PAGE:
February 27, 2018
edited about 1 year ago
given the religious adoration of nick drake i hope his fans will not react too fervently to the following radical difference of opinion. to give this context im open minded about music, owned tens of thousands of lps and listened to huge amounts of music from all over the world, punk, prog, reggae, anything. and i dont like nick drake, and do not understand his popularity. it seems he is an example of retrospective myth making, and has become the acceptable side of the underground, easy for the middlebrow non-music fans to like and buy into. his music is suitably inoffensive. it drifts by with light guitar playing and whispery vocals, like a slightly jaded young clergyman. it has no power, it is the manifest sound of defeat. the mythos around him is pure wishful thinking and projection. the oft repeated story that he dropped off the master tapes of pink moon at his label and was not recognised is upon closer thought not really a reason for deification. a secretary didnt recognise him, would she have recognised the bass player from gnidrolog, the monochrome set, or elp??? probably not. drake was unhappy and died. so are lots of people, so does everyone. comparisons are perhaps silly, but i cant help think of sandy denny. if i listen to next time around by denny, i hear an extraordinary depth of emotional expression, of grappling with difficulties, of poetic phrasing, elegant and uplifting melodies, of deep sadness, and attempts to understand and crystallise thoughts and moods, in an ultimately beautiful and profound song. denny fell downstairs and died later, slightly mundane, no rock cliche drug od, no hint of glamorous suicide. was nick drake the misunderstood and ignored genius? the ultimate outsider? his lps sold. when i was younger in the 80s he was still well known. the aura created around him is false myth. daily telegraph glamorisation. on his second lp he presumably allowed the production to be awash with strings. it smacks of a label trying to increase sales. in fact did he want to be don maclean? in itself a string laden lp is a commercial cliche. im thus sceptical of him being an idiosyncratic individualist. he allowed that to happen, and posed for contrived cover shots, why? i find his music extremely weak. his vocals are oddly akin to the embarrasing demo tapes i used to receive when running a record label. people who desperately wanted to be stars, singing nervously onto tape in their bedrooms, sadly without talent. drake did have talent, but ultimately what i frankly hate about his music is the aforementioned sense of defeat in it. in fact i think thats why he is popular, because at this point in time, people are lost, disconnected from instinct and nature, and defeated. they associate with drakes uselessness. his music does not uplift, it validates submission. this idea also connects with the so called outsider status, as the entire interest in outsider art is surely because the lack of actual talent in the form makes it easy for untalented non artists to associate with, eg a felt pen scribble by an imbecile masquerading as an artist looks a lot like what anyone lacking technical skill can produce, again it validates non talent as art in a society that worships artists as replacements for gods. this part is self analysis- on a hormonal level it seems lots of women like drake, i think they want to mother him. he sounds like something defeated, giving up, dying. how sweet. non-threatening. as a heterosexual bloke that effeminacy is slightly disturbing and very unattractive. al stewart also has a slightly girly delivery, but hes brilliant, witty, intelligent, and wrote masterful songs. denny, martyn, jansch, renbourn, kate bush, i mean...think of mandy mores astonishing 'but that is me' lp, its genuinely obscure, didnt sell, its a masterpiece of artistic expression, in comparison drake is like a weak cup of tea thats unattractively luke warm. for a unique and slightly forgotten folk lp how about the difficult masterpiece that is carolanne peggs solo lp? george michaels 'older' is a more profound exploration of human misery than drakes pink moon. in closing, ive repeatedly listened to drake over decades to try to find any merit, there may be merit, but the defectiveness of his persona and his message overwhelms anything worthy of admiration. i very rarely dislike anything to the extent i dislike drake, and remain shocked at the praise he receives. to me he is the great false idol of popular music, consumer packaged for the masses, ready to be played by tom cruise in a hollywood atrocity as if el cid, wept at by idiots, if anyone else thinks like this pls post here as i wonder if, though correct, im entirely isolated in my opinion. nick drake fans still reading please go and listen to michael chapmans fully qualified survivor. i humbly beleive that the average nick drake fans lp collection consists of nick drake, beyonce and coldplay.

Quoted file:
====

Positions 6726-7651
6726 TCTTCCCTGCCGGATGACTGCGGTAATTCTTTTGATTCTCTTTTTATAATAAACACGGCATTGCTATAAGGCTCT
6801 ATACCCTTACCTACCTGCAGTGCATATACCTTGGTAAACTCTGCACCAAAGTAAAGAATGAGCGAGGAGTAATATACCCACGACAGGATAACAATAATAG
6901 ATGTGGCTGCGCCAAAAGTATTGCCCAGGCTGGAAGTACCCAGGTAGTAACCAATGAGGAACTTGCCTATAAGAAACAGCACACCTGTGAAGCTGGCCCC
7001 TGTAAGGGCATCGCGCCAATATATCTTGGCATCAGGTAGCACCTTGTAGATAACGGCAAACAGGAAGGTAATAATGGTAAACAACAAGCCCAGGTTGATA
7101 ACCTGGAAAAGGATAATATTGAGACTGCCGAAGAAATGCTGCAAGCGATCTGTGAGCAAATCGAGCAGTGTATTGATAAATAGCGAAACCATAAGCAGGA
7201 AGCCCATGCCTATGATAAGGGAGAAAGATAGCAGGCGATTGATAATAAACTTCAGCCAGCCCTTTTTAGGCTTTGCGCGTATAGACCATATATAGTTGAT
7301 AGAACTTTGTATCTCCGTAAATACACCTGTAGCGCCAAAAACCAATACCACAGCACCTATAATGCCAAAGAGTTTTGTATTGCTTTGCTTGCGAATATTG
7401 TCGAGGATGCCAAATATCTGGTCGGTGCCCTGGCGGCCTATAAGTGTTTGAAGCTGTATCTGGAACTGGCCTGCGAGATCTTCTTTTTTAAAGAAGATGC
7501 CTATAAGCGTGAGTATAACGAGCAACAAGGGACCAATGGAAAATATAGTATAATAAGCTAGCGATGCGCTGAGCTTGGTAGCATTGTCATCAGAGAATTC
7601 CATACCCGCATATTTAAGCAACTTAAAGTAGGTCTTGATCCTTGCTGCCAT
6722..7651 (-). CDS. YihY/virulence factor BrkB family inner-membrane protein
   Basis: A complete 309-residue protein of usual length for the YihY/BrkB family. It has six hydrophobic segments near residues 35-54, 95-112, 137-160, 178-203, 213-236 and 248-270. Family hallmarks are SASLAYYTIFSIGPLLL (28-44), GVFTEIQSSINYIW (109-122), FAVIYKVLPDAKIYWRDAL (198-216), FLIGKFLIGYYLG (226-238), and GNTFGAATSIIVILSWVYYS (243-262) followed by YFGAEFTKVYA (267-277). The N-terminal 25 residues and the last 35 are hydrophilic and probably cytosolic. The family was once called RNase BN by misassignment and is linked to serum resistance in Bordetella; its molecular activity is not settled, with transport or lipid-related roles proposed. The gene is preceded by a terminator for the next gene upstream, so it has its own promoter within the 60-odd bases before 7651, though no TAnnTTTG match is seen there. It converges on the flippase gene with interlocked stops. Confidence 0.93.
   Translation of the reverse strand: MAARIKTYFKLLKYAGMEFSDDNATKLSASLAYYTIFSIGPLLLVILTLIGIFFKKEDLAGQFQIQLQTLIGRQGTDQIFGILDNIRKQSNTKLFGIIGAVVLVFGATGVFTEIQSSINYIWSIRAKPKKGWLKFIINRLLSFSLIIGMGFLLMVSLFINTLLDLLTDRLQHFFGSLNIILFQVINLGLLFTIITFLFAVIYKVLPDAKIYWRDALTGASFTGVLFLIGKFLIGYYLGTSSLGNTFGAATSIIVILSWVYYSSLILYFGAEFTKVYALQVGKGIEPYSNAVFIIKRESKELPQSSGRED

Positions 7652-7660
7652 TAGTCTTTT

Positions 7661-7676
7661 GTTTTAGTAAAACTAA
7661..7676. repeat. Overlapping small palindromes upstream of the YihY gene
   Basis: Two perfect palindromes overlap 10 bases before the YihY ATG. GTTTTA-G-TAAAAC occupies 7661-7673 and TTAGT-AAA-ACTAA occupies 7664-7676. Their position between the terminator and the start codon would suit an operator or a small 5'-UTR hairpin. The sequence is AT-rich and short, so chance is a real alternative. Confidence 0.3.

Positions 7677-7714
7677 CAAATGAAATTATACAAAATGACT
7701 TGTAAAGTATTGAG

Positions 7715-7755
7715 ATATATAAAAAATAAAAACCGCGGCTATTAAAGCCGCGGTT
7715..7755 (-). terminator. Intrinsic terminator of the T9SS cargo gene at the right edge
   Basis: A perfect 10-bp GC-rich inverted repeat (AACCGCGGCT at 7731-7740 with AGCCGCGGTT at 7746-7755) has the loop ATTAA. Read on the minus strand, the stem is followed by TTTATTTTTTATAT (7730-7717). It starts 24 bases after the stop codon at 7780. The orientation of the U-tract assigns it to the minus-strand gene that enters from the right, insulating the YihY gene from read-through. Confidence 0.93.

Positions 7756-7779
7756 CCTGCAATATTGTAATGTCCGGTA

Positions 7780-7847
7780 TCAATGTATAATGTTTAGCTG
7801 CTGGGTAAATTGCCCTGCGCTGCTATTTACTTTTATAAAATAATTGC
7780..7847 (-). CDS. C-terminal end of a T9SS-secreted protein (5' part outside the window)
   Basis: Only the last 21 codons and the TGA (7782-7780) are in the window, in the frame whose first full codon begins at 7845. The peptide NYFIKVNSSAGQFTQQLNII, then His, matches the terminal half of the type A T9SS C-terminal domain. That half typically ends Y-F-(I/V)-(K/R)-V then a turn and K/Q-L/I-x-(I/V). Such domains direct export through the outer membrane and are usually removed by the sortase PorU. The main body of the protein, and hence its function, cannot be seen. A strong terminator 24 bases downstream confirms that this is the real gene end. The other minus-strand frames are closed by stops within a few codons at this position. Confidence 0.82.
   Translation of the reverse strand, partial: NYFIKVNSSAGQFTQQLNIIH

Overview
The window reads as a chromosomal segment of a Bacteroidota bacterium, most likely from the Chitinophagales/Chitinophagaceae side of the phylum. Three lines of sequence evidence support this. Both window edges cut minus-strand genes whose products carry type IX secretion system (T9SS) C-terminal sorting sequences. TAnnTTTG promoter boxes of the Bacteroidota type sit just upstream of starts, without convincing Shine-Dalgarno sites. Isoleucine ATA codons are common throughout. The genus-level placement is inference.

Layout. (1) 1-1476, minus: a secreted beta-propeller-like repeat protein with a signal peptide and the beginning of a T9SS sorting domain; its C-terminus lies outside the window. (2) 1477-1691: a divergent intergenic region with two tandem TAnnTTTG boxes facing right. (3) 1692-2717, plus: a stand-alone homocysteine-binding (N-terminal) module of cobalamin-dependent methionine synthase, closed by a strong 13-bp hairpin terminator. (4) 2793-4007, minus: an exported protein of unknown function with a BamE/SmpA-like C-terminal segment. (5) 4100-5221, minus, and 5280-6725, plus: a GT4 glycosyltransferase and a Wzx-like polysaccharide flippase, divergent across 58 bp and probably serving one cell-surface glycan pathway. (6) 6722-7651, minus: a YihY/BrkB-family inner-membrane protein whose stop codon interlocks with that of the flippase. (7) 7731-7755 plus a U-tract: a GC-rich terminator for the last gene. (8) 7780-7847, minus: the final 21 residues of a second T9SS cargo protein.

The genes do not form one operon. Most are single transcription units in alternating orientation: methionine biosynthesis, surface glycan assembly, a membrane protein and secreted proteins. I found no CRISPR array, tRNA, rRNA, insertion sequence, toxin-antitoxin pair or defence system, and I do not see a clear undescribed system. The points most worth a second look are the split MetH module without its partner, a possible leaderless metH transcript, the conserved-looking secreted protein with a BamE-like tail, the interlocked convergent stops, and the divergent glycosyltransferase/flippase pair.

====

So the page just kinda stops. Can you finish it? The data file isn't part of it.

October 8, 2012
Possibly the greatest folk musician who ever lived

In Nick Drake's short life, he has made 3 albums, 31 songs (and that's not including bootlegs or posthumous releases), and toms of still photographs. He has suffered from depression a d insomnia almost all of his life, he has rarely performed live, and the only know footage of him is when he was a baby.

Nick has never made not one bad song. His featherlight voice, unique guitar-picking, and melancholy lyrics reminiscent of William Blake and John Keats rather than shantys and singalongs like most other folk artists do, truly are "a troubled cure for a troubled mind" and "a way to blue"...